I. THE FAITHFUL ACKNOWLEDGMENT AND REWARD OF THE LEAST SERVICE RENDERED TO THE DISCIPLES IN THE NAME OF CHRIST - even "a cup of water to drink." Very wide apart are the two works, the "Wasting out devils" and the giving "a cup of water to drink." The one act may be performed by a mere child in age or in grace; but the other is the work of the man in grace and years. That the disciples were in the wrong in forbidding him who did the greater work, is shown by the assurance that he who does the less is acknowledged and rewarded by the Lord of all. Did not the disciples know that the casting out of devils was service done to them? Were they as ignorant as so many to-day are, not knowing that in the conquest of evil every one's best interests are advanced? Intimately is the well-being of one bound up in the well-being of all. The human body is not more closely knit and compacted together than is human society. To do good to any part is to do good to the whole. And each part suffers in the suffering, or loss, or injury of any other. Then by whomsoever or howsoever devils are cast out, let every true lover of his race and every wise lover of himself rejoice. Such a worker is not "against us," but "for us."

II. THE EQUALLY FAITHFUL PUNISHMENT OF ANY WHO SHALL CAUSE ONE OF THE LOWLIEST - one "of the least of these little ones that believe on me" - To STUMBLE. But a rude interference with any worker of good is an offense against that good Lord, from whom alone men have power to do good. Here not only were devils cast out, but they were cast out in the Name of Christ. Plainly this was a servant of Christ, and a disciple, acknowledged as "one of these little ones that believe on me," to whom the Lord had given "power and authority." An that power was being used obediently. How serious a stumbling-block was thrown in the way of his obedience by the authoritative prohibition of the (possibly jealous) disciples! But how great the penalty - worse than to have "a great millstone hanged about his neck," and to be "drowned in the depth of the sea"! So jealously does the Lord of all guard the interests even of "little ones." It were better for a man to lose his own life in time than to lead another astray, so that he should lose the life eternal; better for them both. But what was the greater evil to which the layer of stumbling-blocks Was exposed? Was it not the certainty that the Lord would do with his own body What he taught the disciples to do with theirs? - "cut off" the "hand" or "foot," "cast out" the "eye" that caused the body to stumble, whomsoever that foot or eye or hand might be? Was the foot cut off when Judas was severed from the body, and cut off to save the body, so that through all ages, of the twelve chosen, one must be wanting? Sad was the possibility, severe the warning; but how merciful and gracious! Men act on the principle, and sever a limb to save a life. So in spirituals should it be.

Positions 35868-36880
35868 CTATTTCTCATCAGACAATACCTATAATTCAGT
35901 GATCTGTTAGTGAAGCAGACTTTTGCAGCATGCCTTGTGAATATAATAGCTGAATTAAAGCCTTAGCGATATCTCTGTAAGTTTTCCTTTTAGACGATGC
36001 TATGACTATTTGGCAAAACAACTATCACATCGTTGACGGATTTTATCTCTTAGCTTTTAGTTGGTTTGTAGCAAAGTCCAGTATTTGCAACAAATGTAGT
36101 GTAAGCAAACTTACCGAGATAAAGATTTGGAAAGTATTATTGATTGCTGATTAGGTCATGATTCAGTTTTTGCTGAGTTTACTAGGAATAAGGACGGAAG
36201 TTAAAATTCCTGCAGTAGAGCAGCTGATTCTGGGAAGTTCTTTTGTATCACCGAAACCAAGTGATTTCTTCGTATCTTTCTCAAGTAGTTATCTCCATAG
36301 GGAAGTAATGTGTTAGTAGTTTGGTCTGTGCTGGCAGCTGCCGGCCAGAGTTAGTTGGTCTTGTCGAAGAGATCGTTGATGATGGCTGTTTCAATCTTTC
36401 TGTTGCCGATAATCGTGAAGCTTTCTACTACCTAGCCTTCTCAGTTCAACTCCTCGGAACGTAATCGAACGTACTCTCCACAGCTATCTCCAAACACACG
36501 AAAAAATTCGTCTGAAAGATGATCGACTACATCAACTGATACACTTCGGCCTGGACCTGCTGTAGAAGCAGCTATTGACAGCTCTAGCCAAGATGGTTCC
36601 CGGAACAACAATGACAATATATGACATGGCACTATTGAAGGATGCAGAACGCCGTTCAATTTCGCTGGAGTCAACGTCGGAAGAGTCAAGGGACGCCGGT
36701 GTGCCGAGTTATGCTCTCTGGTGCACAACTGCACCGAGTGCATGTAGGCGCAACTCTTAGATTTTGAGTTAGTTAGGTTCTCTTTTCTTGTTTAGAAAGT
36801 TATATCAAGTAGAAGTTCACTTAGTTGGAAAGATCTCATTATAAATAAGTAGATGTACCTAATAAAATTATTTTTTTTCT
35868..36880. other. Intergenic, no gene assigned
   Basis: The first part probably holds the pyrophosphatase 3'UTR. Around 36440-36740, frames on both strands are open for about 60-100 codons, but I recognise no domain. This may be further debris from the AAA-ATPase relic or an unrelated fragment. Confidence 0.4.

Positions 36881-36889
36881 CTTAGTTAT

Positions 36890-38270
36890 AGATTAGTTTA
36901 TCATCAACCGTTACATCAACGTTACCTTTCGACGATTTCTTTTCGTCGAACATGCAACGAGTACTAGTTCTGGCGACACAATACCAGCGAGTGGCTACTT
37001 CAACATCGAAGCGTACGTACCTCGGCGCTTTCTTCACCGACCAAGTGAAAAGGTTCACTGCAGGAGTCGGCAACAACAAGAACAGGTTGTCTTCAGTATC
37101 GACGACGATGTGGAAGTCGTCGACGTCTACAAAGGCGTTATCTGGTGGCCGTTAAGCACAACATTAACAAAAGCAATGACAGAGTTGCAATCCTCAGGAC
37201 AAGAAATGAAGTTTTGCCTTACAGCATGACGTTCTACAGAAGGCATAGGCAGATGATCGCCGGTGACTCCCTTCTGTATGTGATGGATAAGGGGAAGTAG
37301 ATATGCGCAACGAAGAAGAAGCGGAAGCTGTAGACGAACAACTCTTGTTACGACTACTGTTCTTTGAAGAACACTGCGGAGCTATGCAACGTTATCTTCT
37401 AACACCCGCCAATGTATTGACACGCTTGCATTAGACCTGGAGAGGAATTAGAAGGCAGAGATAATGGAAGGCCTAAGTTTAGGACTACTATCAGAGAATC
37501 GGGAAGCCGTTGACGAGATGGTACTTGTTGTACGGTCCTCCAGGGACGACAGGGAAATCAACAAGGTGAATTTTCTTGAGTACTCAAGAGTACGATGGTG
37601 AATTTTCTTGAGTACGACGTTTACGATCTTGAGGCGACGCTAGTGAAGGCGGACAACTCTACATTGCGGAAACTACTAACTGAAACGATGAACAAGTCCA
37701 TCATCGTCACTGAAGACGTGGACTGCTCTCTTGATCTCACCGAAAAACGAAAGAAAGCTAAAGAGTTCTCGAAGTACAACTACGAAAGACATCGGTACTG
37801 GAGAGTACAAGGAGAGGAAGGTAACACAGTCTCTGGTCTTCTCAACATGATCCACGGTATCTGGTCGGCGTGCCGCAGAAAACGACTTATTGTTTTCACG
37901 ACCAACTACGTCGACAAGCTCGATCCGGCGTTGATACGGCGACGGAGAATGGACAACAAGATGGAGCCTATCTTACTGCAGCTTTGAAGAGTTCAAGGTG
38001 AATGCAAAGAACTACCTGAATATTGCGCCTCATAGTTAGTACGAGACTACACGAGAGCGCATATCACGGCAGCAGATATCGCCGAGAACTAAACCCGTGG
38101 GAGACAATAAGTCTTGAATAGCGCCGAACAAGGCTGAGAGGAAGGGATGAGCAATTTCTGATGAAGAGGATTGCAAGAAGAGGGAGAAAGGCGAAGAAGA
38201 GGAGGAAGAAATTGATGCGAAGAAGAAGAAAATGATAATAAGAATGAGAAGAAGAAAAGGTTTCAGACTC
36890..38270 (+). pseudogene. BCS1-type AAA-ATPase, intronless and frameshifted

III. THE WISDOM OF EVERY DISCIPLE UTTERLY RENOUNCING WHATEVER MIGHT CAUSE HIM TO STUMBLE, OR BE A STUMBLING-BLOCK TO OTHERS. For every disciple the principle holds good. It is wise to forego anything that threatens the true life rather than lose that life. To retain all and i be "east into hell" - not into the mere hiding, or hidden place, but into "the unquenchable fire," the fire into which the spirit will be cast; worse than that, into which the body may be thrown, the real Gehenna, not the symbolical one - is to lose all. "To enter into the kingdom of God," having suffered the loss of that which was dear as an eye, a hand, or a foot, "is good" indeed in comparison with being "cast into" that "hell." There is a final fire, a fire that "is not quenched," which is punishment. And there is a present temporary fire, a salting fire, which is corrective and disciplinary. To this the cutting off the hand corresponds. It is a pain-giving, fiery ordeal, with which every one in God's good way is "salted." And there is a salt of self-denial, which leads men to be "at peace one with another." It is held in the thought, which the "many ancient authorities" teach, that if any one would be a true sacrifice to GOd he must faithfully apply the fiery salt to the green, cankerous wound and burn out the evil, lest the evil burn out and burn up the life. - G.

There are some sins which are singled out for peculiar denunciation by the Spirit and Word of Christ. They are extremely opposed to the ends and purport of the kingdom.

I. INTOLERANCE. That is, the hindering of good, because the good is not done in our way. Christianity says the good deed justifies itself. Coming from a good source, it is not likely to be associated with evil opinions or teaching. Any one who does good nowadays may be said virtually to do it in the Name of Christ. To do good one need not, cannot, pass out of the Christian atmosphere. And experience of history confirms the statement of Christ. Good men really love him, whatever difference there may be in their mode of conception of him and statements about him. All that is done for love's sake is virtually and really done in his Name.